In today’s world, every company should strive for a diverse team and corporate culture. Studies prove diversity benefits the corporation and the employees. That being said, some companies struggle to attract new talent with varied backgrounds.
Consider the Copy
A job board posting might not seem all that important, but it is. When you look for a job, the descriptions and website often stand as the first introduction to a company and their culture. People want to feel as though the job description sounds like them and the company sounds like they are looking for someone like them.
In other words, language alone can limit who feels comfortable applying for a position. As Sara Pollock describes, “According to a recent study on how vocabulary affects diversity in recruiting, masculinely-worded online job ads were less than half as appealing to female participants as femininely-worded ads. The same study revealed that ads for stereotypically male-occupied jobs, are made up almost entirely (about 99%) of masculine words.”
Blind Resume Review
Subconsciously, everyone has some level of inherent bias so it’s no surprise that can creep into the hiring process. Remember this doesn’t make you a bad person you just need to be sure it doesn’t impact your hiring process. As Dustin Robinson reminds, “Now, that implicit bias doesn’t mean that you are sexist, ageist or racist – or anything else that precludes diversity – but it does mean you’ll probably practice particular patterns of behavior that make your recruitment decisions less equal than you’re consciously aware of.”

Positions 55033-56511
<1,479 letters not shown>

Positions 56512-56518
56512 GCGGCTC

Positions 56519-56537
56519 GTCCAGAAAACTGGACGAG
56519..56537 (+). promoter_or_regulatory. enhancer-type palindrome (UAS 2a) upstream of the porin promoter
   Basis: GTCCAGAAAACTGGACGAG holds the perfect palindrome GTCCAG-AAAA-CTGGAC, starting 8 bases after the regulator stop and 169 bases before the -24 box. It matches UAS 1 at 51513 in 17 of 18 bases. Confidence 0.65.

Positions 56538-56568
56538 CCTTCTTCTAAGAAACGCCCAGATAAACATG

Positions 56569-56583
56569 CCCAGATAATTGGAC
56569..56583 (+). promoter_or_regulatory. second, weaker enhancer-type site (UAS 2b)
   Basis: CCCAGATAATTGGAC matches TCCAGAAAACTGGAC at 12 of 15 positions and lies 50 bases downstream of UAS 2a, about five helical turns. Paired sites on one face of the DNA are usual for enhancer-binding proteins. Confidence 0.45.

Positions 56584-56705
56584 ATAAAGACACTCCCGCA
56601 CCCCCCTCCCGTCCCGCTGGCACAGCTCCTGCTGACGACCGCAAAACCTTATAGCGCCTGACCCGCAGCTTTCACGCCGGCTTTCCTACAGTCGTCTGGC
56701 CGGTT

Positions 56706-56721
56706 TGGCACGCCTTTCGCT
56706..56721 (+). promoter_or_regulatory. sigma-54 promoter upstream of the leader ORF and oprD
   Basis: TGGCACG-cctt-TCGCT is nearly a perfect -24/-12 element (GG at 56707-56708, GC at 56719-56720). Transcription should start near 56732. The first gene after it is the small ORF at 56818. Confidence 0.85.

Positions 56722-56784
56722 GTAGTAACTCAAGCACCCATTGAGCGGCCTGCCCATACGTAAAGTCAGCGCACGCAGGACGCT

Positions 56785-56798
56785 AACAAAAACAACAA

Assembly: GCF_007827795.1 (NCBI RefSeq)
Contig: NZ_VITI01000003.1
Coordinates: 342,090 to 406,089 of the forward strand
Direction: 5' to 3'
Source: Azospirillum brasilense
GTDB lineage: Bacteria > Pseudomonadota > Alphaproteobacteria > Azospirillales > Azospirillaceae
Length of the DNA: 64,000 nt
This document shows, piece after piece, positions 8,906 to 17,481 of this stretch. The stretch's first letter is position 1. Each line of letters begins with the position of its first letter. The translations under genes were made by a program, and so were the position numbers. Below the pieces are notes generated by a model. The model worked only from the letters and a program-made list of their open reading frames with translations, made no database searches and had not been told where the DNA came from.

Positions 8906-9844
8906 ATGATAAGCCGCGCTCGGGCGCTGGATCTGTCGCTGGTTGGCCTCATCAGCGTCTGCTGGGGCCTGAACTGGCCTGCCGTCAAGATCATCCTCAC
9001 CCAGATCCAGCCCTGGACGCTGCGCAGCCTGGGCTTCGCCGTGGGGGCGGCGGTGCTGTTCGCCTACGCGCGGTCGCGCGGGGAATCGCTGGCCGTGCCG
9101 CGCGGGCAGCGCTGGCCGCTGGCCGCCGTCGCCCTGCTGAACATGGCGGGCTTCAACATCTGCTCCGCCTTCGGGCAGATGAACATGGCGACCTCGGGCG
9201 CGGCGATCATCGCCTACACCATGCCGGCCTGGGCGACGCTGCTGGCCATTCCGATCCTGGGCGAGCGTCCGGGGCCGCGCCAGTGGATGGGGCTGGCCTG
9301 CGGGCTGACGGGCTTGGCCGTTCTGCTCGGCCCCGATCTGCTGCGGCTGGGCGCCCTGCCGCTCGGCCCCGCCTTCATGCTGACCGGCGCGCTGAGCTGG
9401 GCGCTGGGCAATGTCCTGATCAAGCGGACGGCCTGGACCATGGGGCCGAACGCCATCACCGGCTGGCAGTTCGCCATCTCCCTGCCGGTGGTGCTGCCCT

If you can identify and separate it from the process that’s great, but most people can’t, or they don’t notice it because it becomes an innate part of them. Blind resume reviews seem like an easy and obvious solution. As Rebecca Knight described in Harvard Business Review, “A blind, systematic process for reviewing applications and resumes ‘will help you improve your chances of including the most relevant candidates in your interview pool, including uncovering some hidden gems.’” It also safeguards the process to ensure that you land on the most qualified candidate.
Get Everyone On Board
This goes back to incorporating diversity into your culture. You want to ensure that your company and existing employees create an inviting and accepting environment for all new employees from all backgrounds. Create structure by creating a policy that explicitly states your corporate definitions of equality in the workplace and creating a comfortable work environment for those around you. What may seem obvious to one person, might not be as clear to another. Lay out examples of any discriminatory actions or language that won’t be tolerated within the office as well.
Leadership also plays a pivotal role as they set the example for staff and new employees. In the midst of change, even when positive, staff looks to management for confirmation. As Lexi McMenamin says, “Leaders who are willing to understand the experiences of their employees of different backgrounds are pivotal to making the change happen.”